Doubts about projects in general

Hey FCC campers,

I have some doubts regarding the projects on FCC, would like anyone’s feedback/advice if you have any idea.

  1. Can we edit/update our projects for certification after submission (if we want to make them better)?

  2. Does it matter if we improve them on FCC (or are they good enough if they just get passed by the system after doing “Run the Tests (Ctrl + Enter)”)?

  3. Should we keep on improving them personally without updating on FCC (if we are able to update after submission)?

  4. What improvements should we do over projects of “RWDC” for them to be considered as near “job ready”, for internships/junior positions as web developer.

  5. Is it possible to get a job after completion of RWDC & learning/practicing its
    concepts very well?
    RWDC- Responsive Web Design Certification

Thank you for taking out your time to read this post. Have a good day.

If you want to do this, I suggest creating a version of your project for long-term updating using a tool like CodePen.

From freeCodeCamp’s perspective, it doesn’t matter.

If you want to. Continuing to work on something over time is good practice, but you shouldn’t feel like you have to keep working on these beginner projects.

Think of these more as practice projects or homework assignments. They’re really there to help you conceptualize the material.

The jobs that you can do with only HTML and CSS are extremely limited. I would suggest continuing further into the curriculum.

3 Likes

HI @TheTechSage !

I just wanted to touch on two questions you asked here

Your goal should be to build tons of projects during these early stages.
Build different types of projects so you can learn and grow.
Most of them will be small projects just for learning purposes which is completely fine.

When I was first learning, I built tons of small stuff just so I can build up my skill set and understand the concepts better. But these projects were never meant to be shown to potential employers. They were just for my learning and growth.

The projects you want to show to employers should take some time to build, should have some features you can talk about in the interview.
These projects should have some substance to them.

You want to learn JavaScript not just because it is an important component of web development but because it is also going to teach the fundamental of programming.

The Responsive web design course teaches HTML and CSS which are markup languages.

But you haven’t learned about the fundamentals of programming like data structures, conditions, loops, object oriented programming, functional programming, etc.

You need to learn those core skills to be a software developer.

Hope that helps!

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@ArielLeslie - Thank You for your valuable advice. I have already planned to learn JS & front-end libraries, but just wanted to get a job soon and continue learning them afterwards.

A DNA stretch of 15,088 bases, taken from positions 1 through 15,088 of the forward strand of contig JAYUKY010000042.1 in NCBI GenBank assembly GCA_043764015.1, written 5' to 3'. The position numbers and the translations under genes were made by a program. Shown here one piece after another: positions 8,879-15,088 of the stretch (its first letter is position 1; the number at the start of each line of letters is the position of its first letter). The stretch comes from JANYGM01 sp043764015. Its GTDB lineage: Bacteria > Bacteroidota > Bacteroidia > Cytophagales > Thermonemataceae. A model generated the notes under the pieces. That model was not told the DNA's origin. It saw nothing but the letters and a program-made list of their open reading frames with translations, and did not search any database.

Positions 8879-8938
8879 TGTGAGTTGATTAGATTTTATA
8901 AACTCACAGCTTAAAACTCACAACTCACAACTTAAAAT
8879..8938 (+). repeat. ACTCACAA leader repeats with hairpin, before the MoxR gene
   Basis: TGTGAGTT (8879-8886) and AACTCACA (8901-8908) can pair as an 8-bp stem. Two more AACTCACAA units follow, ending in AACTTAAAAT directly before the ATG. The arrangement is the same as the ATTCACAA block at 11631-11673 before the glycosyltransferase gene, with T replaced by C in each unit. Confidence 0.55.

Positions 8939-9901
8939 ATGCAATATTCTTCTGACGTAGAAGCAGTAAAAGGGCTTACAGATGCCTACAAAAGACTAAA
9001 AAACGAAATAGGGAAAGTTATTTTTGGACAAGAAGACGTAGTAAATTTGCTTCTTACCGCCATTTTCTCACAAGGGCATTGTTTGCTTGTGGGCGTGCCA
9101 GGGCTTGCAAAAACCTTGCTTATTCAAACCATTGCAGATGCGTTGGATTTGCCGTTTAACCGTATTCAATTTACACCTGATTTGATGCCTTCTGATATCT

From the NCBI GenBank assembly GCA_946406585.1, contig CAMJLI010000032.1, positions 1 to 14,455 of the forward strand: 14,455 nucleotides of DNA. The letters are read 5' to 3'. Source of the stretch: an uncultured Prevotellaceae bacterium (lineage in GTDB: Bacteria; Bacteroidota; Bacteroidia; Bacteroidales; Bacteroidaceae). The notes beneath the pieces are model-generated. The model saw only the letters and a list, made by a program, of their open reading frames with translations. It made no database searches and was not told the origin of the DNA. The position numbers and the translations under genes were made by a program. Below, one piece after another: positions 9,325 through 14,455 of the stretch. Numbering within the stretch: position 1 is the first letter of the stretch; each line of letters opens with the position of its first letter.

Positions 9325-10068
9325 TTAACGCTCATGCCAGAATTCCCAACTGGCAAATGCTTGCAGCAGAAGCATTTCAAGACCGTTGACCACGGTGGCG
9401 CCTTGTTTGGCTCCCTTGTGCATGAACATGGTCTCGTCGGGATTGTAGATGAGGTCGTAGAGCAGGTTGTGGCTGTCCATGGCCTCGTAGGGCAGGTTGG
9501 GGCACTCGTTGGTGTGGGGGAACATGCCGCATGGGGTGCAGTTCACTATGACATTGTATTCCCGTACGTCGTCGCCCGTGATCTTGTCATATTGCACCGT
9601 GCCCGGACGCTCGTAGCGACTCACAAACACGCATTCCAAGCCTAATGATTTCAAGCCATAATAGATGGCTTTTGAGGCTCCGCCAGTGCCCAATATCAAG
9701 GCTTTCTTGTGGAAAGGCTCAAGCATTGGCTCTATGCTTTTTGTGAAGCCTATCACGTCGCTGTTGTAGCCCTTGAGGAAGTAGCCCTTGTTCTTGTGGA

@jwilkins.oboe - Thanks Jessica for clarifying my doubts. The information you & @ArielLeslie shared is really helpful, so thank you very much both of you. :clinking_glasses:

Also, just one more thing guys, what are the chances of getting a job after completing both the curricula of RWDC and Javascript & Data Structure Algo?

And if the chances are good what kind of projects should be made to show potential employers?

I would suggest at the bare minimum the first 3 certifications.
And it wouldn’t hurt to go through the lessons of the backend cert to learn a little bit of server side logic.

But people who have gotten a job after freeCodeCamp, including myself, built our own projects outside of freeCodeCamp, participated in open source projects, got involved in the community and started building relationships with other developers.

The junior developer market is flooded with people who have learned the basic skills.
Your job is to stand out by building your own projects away from tutorials.

If an employer can see potential in your skills, then they will take a chance on you because that means you can be trained further on the job and mature as a developer.

Build something that took some time to build and has some substance to it.

Stay away from tutorials.
Lot of people make this mistake when showing projects to potential employers.
Tutorials work when you are first learning.
But when you are at the stage of trying to get a job, you need to build your own projects.

Build something that solves a problem and that you can talk about in the interview.

For example,
I was talking with a woman who is transitioning from higher ed into tech and she wanted to create a website that helped lower income families learn how to go to college the right way and not rack up tons of debt.

She was already coming with ideas for features and I told her that was the perfect project. There is so much you can do there and that is something she can talk about in the interview.

Think about issues that came up in your life where you thought there should be a fix for that.

Hope that helps!

@jwilkins.oboe - Thanks a ton Jessica. This is what I needed. I’ll keep this post here so others who have similar doubts can get something out of it.
Have a great day.